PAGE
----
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The UK Constitution is no longer fit for purpose. Discuss

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Introduction

Úna Richards 27/03/2013 ‘The UK Constitution is no longer fit for purpose.’ Discuss. Constitutions organise, distribute and regulate the power of the state. They set out its structure, the major state institutions, and the principles governing their relations with each other and with the state’s citizens. Britain is unusual in that it has an ‘unwritten’ constitution: unlike the great majority of countries. Whether the British Constiution is able to fulfil each of its purposes is a matter that needs to be explored. Evidence shows us that the UK Constitution is still fit for purpose, as the state has suffered no major political unrest or violent revolutions, unlike many other countries, many of which have had to install a constitution as a result. One way in which the UK constitution is no longer fit for purpose is that it lacks restraint on the powers of government and Parliament due to parliamentary sovereignty; this may be dangerous, especially to individual and minority rights. This is a particularly good example of how the UK constitution is no longer fit for purpose, as one of a constitution’s key functions is to ...read more.

Middle

The UK?s Constitution has meant that the state?s government is clear and consistent, in contrast to the changing natures of other countries? governments. Futhermore, our Constitution is, arguably, still fit for purpose in the sense that, with it, we have maintained functional, efficient and generally credible governments. Another argument against the UK Constitution?s fitness for purpose is that it was ?written? centuries ago, and consequently was written to represent institutions that are now largely outdated, for example the monarchy and the House of Lords. Both are considered ?politcally irrelevant?, as they go against the UK?s system of democracy. The argument against the UK Constitution?s efficiency is strengthened as these bodies were, and still are, unable to represent the people, as the British people did not democratically elect them. However, as the UK Constitution is uncodified and not completely entrenched, the British government can be flexible when dealing with or implementing new legislature. As the world modernises, the flexibility of the UK Constitution allows our unwritten conventions and laws to slowly evolve with the world?s development. ...read more.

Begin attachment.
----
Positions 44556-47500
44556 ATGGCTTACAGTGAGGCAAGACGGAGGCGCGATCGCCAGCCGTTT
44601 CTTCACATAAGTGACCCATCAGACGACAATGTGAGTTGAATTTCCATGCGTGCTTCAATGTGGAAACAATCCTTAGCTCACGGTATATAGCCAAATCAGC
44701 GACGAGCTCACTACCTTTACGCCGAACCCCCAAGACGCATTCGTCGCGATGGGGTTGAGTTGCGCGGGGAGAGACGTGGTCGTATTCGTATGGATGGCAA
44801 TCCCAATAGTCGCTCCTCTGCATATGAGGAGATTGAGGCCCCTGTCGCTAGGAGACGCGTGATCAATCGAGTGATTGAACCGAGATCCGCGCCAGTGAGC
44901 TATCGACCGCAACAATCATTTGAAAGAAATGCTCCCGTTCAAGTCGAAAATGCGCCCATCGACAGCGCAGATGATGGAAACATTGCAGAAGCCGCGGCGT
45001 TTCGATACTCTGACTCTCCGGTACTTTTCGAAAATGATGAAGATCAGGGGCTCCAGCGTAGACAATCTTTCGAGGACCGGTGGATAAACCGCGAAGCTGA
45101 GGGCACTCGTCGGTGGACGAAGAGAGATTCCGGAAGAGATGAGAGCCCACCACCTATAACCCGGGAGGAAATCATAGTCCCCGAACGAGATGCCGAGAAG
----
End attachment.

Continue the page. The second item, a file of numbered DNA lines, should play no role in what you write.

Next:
Conclusion

The power held by the executive threatens individual rights, the position of minorities and the influence of public opinion, as the UK Constitution does not provide sufficient controls on what the Prime Minister does, and there are no real ?checks and balances?, unlike the US Constitution. Despite the worryingly large amount of executive power, the PM has never visibly, negatively and drastically exploited his/her powers. Therefore, the UK Constitution is largely fit for purpose, as although the executive has a lot of power there have never been attempts at futher, tyranical or dictatorial control. Overall, although it can be argued that the constitution is no longer relevant and is outdated, it still holds major advantages. It has developed with the country to adapt to changing times, it has never been a major point of issue in the UK in that it has caused problems or prevented good things from happening. Although it may lack democracy in particular areas, it is still fit for purpose as there is no significant issue with it currently, and it is generally fuctional and effective. ...read more.

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